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I just tried to rebase a very old branch with a minor modification onto my master. There was a problem with merging just one of the three files involved, so I did an unthinking --skip, thinking that it would just skip that file, but as it happened, it seems to have skipped all my changes, and rolled forwards. So now the rebase is finished, and my changes seem to have disappeared.

I've seen the question about undoing rebase, but it's all greek to me, I see the reflog, but I don't know which commit the branch was attached to before the rebase.

In any case, I don't really need to undo the rebase, I just want to be able to recover the changes in the two files. Is there anyway to do this properly (failing this, I'll just have to restore yesterday's backup of my repository and pick the bits out by hand).

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up vote 18 down vote accepted

First, make a tarball of your git working folder. This makes it easier to try it several times.

Lets assume the following happened

  • git checkout another-old-branch
  • git rebase master
  • some problems (which you skipped)

at this point you are now still in another-old-branch and your reflog shows you:

6f8348f HEAD@{0}: rebase: <commit message of last commit in another-old-branch>
e547ec0 HEAD@{1}: checkout: moving from another-old-branch to e547ec0d2a558d189464fc57192066b34ec5f28f^0
65cedf8 HEAD@{2}: checkout: moving from master to another-old-branch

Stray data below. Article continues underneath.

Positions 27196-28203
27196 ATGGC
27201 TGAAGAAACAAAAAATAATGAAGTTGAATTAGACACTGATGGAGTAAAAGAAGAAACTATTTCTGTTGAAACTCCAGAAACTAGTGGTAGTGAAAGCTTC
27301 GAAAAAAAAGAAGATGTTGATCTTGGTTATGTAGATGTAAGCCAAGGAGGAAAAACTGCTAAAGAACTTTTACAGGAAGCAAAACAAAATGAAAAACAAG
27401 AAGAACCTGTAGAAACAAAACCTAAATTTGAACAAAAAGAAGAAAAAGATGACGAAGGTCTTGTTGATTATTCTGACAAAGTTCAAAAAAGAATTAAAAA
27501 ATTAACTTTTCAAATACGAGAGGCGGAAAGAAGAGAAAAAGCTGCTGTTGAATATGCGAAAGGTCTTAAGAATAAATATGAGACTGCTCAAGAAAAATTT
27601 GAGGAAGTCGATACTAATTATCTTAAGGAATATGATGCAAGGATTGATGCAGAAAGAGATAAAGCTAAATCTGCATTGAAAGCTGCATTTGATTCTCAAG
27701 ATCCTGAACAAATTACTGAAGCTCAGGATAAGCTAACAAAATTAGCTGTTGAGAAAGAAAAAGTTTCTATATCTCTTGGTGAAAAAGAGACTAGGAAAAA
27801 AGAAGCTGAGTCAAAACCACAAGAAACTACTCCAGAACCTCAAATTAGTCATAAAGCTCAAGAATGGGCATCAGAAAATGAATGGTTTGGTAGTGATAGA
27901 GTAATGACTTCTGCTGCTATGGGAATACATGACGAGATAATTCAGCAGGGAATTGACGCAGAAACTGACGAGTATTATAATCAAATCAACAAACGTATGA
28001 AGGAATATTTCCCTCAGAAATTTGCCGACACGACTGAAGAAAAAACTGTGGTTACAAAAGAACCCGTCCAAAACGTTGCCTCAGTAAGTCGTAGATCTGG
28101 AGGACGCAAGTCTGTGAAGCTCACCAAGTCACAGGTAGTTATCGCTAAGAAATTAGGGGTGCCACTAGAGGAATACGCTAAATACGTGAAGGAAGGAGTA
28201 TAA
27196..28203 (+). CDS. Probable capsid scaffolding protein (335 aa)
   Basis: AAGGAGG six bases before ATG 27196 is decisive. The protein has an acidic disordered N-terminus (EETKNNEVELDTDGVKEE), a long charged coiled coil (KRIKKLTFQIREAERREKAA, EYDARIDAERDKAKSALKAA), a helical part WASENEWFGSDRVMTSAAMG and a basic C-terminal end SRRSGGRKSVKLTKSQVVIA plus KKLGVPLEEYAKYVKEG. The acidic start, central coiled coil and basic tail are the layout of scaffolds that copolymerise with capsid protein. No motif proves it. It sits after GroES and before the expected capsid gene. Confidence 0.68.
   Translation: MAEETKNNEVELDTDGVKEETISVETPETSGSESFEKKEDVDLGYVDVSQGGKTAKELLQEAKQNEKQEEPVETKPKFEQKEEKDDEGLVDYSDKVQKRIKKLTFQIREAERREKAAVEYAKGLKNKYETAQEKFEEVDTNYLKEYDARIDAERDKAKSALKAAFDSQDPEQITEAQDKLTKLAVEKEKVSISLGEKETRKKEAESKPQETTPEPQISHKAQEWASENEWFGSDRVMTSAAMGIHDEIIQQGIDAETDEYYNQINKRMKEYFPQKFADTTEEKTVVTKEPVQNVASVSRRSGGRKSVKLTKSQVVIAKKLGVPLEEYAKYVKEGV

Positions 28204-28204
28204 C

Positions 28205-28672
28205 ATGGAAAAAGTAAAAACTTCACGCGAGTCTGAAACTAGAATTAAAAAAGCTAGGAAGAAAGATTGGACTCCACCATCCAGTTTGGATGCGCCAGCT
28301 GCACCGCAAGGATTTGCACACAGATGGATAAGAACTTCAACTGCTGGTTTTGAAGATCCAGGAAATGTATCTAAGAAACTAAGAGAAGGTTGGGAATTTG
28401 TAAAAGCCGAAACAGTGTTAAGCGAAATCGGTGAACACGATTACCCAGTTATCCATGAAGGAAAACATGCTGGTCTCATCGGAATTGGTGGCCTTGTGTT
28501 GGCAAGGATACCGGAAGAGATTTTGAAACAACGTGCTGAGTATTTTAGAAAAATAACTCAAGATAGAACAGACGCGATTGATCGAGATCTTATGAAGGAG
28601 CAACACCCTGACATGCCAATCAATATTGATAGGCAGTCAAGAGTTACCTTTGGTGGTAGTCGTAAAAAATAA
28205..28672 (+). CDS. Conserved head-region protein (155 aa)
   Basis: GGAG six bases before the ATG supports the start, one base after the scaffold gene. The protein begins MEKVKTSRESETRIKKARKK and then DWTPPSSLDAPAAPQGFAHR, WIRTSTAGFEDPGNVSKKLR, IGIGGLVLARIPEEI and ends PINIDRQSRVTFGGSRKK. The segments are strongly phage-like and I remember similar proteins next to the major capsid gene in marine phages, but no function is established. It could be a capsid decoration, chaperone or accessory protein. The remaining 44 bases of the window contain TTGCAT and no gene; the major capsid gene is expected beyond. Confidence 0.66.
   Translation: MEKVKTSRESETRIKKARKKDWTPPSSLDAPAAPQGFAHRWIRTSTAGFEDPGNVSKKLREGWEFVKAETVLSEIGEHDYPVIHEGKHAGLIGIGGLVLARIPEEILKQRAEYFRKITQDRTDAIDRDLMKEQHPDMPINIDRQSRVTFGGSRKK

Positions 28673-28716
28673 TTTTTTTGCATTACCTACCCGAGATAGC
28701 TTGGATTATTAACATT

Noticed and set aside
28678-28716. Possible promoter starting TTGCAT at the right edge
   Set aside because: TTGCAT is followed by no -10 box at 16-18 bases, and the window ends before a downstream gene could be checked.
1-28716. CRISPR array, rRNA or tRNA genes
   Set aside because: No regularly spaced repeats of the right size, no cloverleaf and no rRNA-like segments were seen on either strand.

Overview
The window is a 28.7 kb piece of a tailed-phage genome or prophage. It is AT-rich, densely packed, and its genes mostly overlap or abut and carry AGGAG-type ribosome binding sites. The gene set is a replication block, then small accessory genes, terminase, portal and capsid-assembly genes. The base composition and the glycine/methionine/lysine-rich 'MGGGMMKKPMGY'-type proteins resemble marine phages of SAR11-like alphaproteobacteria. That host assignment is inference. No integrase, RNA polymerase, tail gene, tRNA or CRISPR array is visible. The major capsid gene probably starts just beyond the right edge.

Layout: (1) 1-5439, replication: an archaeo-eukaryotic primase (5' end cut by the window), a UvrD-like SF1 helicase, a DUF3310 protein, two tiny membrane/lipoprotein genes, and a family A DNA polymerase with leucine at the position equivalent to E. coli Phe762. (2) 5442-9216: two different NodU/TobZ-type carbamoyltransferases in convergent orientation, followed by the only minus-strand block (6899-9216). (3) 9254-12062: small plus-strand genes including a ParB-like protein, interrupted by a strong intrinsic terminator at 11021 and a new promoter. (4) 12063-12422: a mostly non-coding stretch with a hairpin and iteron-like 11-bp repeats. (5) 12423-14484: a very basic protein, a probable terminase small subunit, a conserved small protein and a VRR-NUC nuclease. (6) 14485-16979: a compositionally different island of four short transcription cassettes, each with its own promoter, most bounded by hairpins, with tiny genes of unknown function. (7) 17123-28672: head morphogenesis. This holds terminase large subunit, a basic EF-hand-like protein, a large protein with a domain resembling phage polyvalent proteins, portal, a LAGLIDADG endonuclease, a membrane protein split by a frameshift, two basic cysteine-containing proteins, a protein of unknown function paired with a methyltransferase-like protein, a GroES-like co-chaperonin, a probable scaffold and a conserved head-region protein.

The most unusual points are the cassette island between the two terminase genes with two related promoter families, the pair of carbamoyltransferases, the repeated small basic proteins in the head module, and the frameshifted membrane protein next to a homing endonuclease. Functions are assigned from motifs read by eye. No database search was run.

Imagine that branchs are like symlinks (or pointers), all we have to do is let the branch 'another-old-branch' point back on the old commit-id. the old commit is is still there, and it wasn't touched by your rebase. kinda: 'hey git, another-old-branch is e547ec0d2, forget everything else that happened'

In our case here that was e547ec0d2a558d189464fc57192066b34ec5f28f, so what we have to do now is

  • git checkout another-old-branch # if you aren't already there
  • git reset --hard e547ec0d2a558d189464fc57192066b34ec5f28f

now your branch is back to normal. And you can retry your rebase.

Please note that your reflog is by now a little bit more complicated than aboves example. but it should stil lbe there somewhere...

good luck!

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Nope, I must have screwed something else up whilst trying to recover. Answer marked for next time... – Benjol Mar 15 '10 at 6:00
+1; Another tip: git log -g can be a nicer way of browsing the reflog. – Dan Moulding Dec 15 '10 at 15:27
Worked like a charm! Just saved my morning thank you – kmanzana Jan 5 at 11:51
Thanks a lot!!! It's works!!! You saved me!!! Orz – hydRAnger Apr 7 at 14:20
One tip if you're using eGit (Eclipse's Git front end), you will probably need to use the command line git reflog to find your missing commit, as my History tab did not show it – Jonathan Benn May 12 at 12:43

Found this solution that worked for me (I am not its author):

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This is essentially the same solution as the accepted answer, but I did find it a bit easier to follow. Thanks! – Jonathan Benn May 12 at 12:52

Maybe you can try a merge ?

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Not sure that will make any difference, right now if I do a diff between my branch and master, there isn't any. This makes me think the changes that were in my branch have disappeared somewhere... – Benjol Mar 12 '10 at 9:49
if there are no difference, the merge is useless. – shingara Mar 12 '10 at 10:29

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